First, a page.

by Ryan Snyder

Upcoming shows you should check out

Robert Earl Keen, ‘nuff said

If there’s a single, surefire way to turn on the holiday spirit in late October, it’s by catching Robert Earl Keen on a good night. “Merry Christmas from the Family” is a guaranteed staple of his sets come December, but around the time of his Thursday night set at Ziggy’s is when the Texas songwriter usually starts feeling a little more festive. Despite not getting his due attention from the mainstream country world until just over a decade ago, Keen has penned a slew of tunes that are high in the alt-country canon. Nearly every up-and-coming country singer worth their beans has covered “The Road Goes on Forever,” but the rest of Robert Earl Keen’s discography could keep a Waffle House jukebox cranking all night. Tickets to Keen’s Ziggy’s show are $25 at the door, and he doesn’t have a new album and his show isn’t tied to any promotion, which leaves it wide open as the Texas sky.

Lyte and still a rock

Need a Ruff Neck? She won’t be too hard to find. MC Lyte is not just one of the greatest female lyricists of all time, but as one of the real originators, one of the hip-hop’s greatest de facto lyricists, period. On just this past Tuesday, she was the very deserving recipient of BET’s I AM Hip Hop Award, something like the rap game’s Grammy Lifetime Achievement Award. Her trailblazing contributions to hip hop, both as genre and a community at large, include simply being the first female rapper to ever release a solo album (1988’s Lyte as Rock) and though she has shifted more toward activism and philanthropy since 2003’s Da Underground Heat Vol. 1, those contributions have become as significant has the steady stream of bangers she dropped between the late ’80s and mid ’90s. Soon to award the MC Lyte $100,000 First Wave Scholarship to its second recipient, her work will stay in education this weekend as an artist-in-residence of sorts at UNCG’s homecoming festivities. Aycock Auditorium will host a student hip-hop competition on Friday night for the opportunity to open for the legendary MC in the same spot on Saturday night, but the question remains: Does she still have game? Like she said on “The Rap Game,” “Just as quick as you get large/ You can quickly shrink and sink into the crates and collect dust/ Don’t be mad cause it happens to the best of us.” Her rap life might have died, as she went on to say, but she knows how to survive. Tickets to the Saturday performance are $22 and the show starts at 8 p.m.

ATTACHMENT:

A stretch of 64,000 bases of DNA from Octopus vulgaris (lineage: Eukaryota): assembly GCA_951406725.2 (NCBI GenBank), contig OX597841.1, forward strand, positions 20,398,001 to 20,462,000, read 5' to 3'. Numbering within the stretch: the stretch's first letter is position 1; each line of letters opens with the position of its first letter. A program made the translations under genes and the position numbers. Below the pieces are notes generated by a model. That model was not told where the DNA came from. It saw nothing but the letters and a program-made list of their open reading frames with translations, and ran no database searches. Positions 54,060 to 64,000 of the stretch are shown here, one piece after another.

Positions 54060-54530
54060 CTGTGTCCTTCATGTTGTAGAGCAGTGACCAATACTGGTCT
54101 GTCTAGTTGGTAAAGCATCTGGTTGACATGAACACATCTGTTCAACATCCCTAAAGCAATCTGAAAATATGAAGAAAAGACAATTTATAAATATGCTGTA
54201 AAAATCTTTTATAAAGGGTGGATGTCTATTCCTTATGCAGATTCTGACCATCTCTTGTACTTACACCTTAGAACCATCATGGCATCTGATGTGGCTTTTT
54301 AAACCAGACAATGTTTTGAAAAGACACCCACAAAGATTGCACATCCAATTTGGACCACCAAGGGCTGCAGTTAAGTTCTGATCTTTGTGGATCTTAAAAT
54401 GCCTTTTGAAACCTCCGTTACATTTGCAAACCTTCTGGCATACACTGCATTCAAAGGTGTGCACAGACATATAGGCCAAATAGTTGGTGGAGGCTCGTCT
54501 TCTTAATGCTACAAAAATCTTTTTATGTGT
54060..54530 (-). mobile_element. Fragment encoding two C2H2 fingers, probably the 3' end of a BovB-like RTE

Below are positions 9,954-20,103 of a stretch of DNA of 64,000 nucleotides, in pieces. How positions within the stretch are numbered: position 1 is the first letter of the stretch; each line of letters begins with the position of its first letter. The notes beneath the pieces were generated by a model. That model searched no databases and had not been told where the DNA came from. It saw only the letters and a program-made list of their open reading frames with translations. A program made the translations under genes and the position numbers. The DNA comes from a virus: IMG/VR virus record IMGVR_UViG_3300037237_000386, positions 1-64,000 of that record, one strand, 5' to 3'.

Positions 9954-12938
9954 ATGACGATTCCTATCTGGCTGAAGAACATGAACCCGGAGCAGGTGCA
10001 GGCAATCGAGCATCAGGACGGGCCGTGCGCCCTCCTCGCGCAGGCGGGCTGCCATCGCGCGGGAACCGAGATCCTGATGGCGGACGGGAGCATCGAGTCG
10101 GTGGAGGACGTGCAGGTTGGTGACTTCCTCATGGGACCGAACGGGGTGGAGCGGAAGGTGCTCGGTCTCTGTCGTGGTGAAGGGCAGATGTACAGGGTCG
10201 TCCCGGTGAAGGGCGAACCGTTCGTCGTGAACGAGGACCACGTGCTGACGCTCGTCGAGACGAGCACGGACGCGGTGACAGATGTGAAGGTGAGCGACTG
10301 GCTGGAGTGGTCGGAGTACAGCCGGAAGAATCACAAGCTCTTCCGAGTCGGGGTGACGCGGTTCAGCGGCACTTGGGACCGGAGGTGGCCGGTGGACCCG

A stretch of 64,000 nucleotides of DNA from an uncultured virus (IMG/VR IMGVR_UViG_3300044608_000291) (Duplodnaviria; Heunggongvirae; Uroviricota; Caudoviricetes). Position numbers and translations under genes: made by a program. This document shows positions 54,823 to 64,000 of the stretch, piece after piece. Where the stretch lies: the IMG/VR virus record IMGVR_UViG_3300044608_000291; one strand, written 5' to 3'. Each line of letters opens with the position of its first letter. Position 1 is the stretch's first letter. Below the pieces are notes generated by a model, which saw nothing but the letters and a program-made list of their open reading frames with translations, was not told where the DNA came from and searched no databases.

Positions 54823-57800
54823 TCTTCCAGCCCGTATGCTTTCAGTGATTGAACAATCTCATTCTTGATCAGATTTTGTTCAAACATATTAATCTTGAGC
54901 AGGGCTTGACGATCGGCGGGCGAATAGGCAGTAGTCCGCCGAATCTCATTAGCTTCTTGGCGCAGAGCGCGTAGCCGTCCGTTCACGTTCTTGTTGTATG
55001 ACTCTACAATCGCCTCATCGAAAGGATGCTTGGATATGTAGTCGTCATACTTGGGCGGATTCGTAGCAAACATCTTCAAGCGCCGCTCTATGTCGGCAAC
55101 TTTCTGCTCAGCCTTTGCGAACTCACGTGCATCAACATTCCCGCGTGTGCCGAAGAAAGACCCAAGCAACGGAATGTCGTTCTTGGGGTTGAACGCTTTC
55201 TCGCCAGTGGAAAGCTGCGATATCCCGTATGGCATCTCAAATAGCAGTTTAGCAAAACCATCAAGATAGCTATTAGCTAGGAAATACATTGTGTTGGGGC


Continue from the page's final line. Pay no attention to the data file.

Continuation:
Del McCoury and friends play Land Jam 5 at the Carolina Theatre

The next time you’re tubing down the Dan River with a Dale’s Pale Ale in hand, take a moment to think about how it’s remained the scenic wonder that it is. A lot of credit for that experience goes to the Piedmont Land Conservancy, who’s helped to enact protections for more than 2,200 acres of the river’s watershed. For the most part, private donations have helped to enable those protections and one yearly concert has been a big boost to those efforts. It happens once again at the Carolina Theatre this Friday, with yet another one-of-a-kind lineup. The Del McCoury Band could is one of bluegrass’s biggest draws by itself, but bring in Vince Herman of Leftover Salmon fame and Jay Starling from Larry Keel’s dynamite band, and you have something special that more than crystallizes the efforts of the Piedmont Land Conservancy. The Laurelyn Dossett Band will host and perform as well. Tickets are between $20 and $32.50 and the music starts at 8 p.m.